Yesterday, as soon as I got home from volunteering, I headed out for a 3.5 mile run. The run was originally scheduled the day before, but it was raining pretty hard so I decided to postpone it for a day. It wasn’t my fastest time. Although I wasn’t sore directly after the Body Pump training weekend, I think that my muscles are definitely fatigued and not able to work as hard this week…but I am pushing through!
I then came in to cool down and bake some cookies for the women I am volunteering with at the Symphony. The event that they are coordinating is this coming Monday, so Friday (tomorrow) is really their last day to get all of the loose ends tied up and I thought some Oatmeal Raisin cookies would help them power through 😉
And before heading to church choir practice I quickly stopped at Target to pick up some red workout gear. The colors of Body Pump are red and black, and while you aren’t required to wear the Les Mills clothing or even red and black it helps to be in “the essence” (that is what my trainers called it). And I totally agree! When I think of putting on special clothes to teach Body Pump, it is almost like putting a costume on for show choir. I am able to get in the zone, and it just wouldn’t be the same without it 🙂
Unfortunately, I didn’t have time to try the clothes on and the shorts were just too baggy. Not exactly the look I am going for. Looks like I will have to return them!
After team teaching my second Body Pump class this morning, I was more than ready for breakfast and luckily had a bowl of overnight oats with y name written all over it.
10 Foods that Are Making You Fat
Yesterday, Brian sent me a link to an article on Cha Cha about 10 foods that are secretly making it hard for us to lose weight. I thought this article was particularly interesting because for me, I think about this kind of thing all the time and try to always be aware of what I am putting in my body, but Brian pointed out to me that not everyone thinks like that and may not realize the harm in some of these foods. So, here is the list with a little bit of my own insight about how to stay in the safe zone!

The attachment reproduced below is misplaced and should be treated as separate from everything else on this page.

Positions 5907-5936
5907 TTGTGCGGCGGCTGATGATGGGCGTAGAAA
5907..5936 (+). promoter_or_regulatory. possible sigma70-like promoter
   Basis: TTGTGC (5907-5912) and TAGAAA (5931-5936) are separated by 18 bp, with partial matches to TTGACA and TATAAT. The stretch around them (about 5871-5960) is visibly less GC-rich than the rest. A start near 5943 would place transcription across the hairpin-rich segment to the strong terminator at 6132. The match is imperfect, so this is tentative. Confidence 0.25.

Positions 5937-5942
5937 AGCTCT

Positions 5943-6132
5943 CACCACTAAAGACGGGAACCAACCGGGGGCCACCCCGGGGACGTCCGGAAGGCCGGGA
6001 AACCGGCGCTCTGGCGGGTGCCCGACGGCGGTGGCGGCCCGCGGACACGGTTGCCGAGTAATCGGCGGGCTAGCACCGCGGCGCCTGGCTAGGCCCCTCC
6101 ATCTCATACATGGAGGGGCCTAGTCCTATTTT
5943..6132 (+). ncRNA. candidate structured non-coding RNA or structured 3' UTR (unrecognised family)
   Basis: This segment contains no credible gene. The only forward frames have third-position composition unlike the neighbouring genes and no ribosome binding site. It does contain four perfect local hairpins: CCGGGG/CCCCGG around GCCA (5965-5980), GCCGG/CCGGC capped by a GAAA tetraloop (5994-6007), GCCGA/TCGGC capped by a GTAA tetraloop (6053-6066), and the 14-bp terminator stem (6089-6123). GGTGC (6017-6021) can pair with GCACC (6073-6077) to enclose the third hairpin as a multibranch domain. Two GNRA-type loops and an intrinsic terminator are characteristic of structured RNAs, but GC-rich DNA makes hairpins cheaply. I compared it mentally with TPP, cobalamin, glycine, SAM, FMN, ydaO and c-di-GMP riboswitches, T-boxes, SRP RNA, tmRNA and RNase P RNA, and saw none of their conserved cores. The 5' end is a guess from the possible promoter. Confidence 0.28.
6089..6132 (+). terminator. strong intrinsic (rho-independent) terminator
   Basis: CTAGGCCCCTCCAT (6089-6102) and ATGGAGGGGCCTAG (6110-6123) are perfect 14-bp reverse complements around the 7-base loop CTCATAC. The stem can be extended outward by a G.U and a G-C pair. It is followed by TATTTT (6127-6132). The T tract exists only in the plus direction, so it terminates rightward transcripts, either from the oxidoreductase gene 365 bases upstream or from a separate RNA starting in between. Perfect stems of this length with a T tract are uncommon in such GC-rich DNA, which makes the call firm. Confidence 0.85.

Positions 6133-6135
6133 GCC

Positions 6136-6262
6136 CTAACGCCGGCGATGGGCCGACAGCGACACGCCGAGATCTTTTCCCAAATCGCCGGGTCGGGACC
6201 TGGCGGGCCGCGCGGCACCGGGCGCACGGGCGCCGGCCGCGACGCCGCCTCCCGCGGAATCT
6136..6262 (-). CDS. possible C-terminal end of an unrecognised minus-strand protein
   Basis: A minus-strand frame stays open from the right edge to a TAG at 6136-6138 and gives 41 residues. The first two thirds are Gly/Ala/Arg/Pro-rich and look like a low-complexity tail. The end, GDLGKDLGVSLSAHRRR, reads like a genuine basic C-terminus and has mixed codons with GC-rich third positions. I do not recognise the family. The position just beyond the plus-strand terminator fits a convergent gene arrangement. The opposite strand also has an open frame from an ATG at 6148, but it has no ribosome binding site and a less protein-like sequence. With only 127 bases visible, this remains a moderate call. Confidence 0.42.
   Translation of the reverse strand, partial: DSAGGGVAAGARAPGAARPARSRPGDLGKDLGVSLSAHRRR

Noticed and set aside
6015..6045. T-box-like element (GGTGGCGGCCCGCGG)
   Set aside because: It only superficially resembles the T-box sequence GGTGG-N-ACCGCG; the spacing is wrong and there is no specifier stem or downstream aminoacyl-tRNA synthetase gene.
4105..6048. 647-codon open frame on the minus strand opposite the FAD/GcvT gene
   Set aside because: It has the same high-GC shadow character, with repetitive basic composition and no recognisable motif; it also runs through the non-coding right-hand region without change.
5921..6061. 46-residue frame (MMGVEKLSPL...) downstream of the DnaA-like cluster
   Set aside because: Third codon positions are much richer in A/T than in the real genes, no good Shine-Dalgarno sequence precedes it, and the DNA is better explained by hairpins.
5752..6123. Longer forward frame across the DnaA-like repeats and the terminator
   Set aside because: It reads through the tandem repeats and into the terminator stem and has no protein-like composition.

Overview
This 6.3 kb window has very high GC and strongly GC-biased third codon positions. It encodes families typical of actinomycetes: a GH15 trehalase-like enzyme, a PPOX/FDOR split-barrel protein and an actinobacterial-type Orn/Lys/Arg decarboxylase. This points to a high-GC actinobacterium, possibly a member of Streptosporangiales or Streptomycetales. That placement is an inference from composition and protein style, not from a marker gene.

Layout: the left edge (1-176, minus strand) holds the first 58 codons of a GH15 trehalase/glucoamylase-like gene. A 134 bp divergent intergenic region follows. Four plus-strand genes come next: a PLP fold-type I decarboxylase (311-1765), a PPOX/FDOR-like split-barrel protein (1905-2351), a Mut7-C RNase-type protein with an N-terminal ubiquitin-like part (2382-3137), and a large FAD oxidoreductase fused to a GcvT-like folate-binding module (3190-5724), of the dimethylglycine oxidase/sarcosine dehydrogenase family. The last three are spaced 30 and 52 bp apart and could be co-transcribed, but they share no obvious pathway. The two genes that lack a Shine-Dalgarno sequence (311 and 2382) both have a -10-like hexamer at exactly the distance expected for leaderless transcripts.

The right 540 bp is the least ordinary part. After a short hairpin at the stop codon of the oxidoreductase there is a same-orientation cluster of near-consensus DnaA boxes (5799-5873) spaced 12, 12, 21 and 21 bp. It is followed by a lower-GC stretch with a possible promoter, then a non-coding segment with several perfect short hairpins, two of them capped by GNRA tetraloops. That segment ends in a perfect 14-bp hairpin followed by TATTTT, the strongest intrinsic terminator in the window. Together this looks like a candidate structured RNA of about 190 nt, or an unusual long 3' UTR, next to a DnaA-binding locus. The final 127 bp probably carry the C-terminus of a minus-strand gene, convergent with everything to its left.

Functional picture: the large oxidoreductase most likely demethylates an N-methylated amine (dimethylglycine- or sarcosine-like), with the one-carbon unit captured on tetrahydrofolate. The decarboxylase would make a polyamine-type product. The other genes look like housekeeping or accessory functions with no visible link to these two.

1. Salad Dressing–Many people are aware that the creamy dressings pack on a lot of fat and calories (sometimes making your salad choice worse than a burger!), but we also have to be careful when it comes to dressings that may seem lighter like Italian and Balsamic Vinaigrette. When using dressings at home, it is always best to measure out your portion sizes according to the label so that you know exactly what you are getting.
- Salad Dressing Alternatives–Using simply vinegar along with salt, pepper, garlic, and spices of your choice is always a great option…and has almost no calories! Mixing vinegar with a tablespoon of hummus or using salsa are some other great alternatives that packs a lot of flavor.
2. Mayonnaise–Only one tablespoon of this creamy sauce has 90 calories, not to mention the fact that there are a lot of processed ingredients usually used to make the dressing. On a sandwich, try subbing mustard or a small amount of avocado (1 Tablespoon). If you are making tuna or chicken salad, sub non or lowfat plain Greek yogurt. You will lower the number of calories and boost up the amount of protein in your meal.
- Mayo Alternative–Small amount of avocado or mustard on a sandwich. Lowfat or nonfat Greek yogurt in tuna, chicken, or potato salads.
3. White Bread–When it comes to choosing white bread versus whole grain or whole wheat bread, you always want to choose the whole grain/wheat. White bread is what we can call a fast releasing carbohydrate due to the way the body processes the food. When the body processes fast releasing carbohydrates it causes a big spike in the blood sugar levels causing the body to release more insulin. After a lifetime of these blood sugar spikes and your body not utilizing this excess sugar, a person could eventually develop diabetes and this excess sugar is stored in the body as fat. Without getting too in depth (there is a lot that goes into the way our body processes carbohydrates)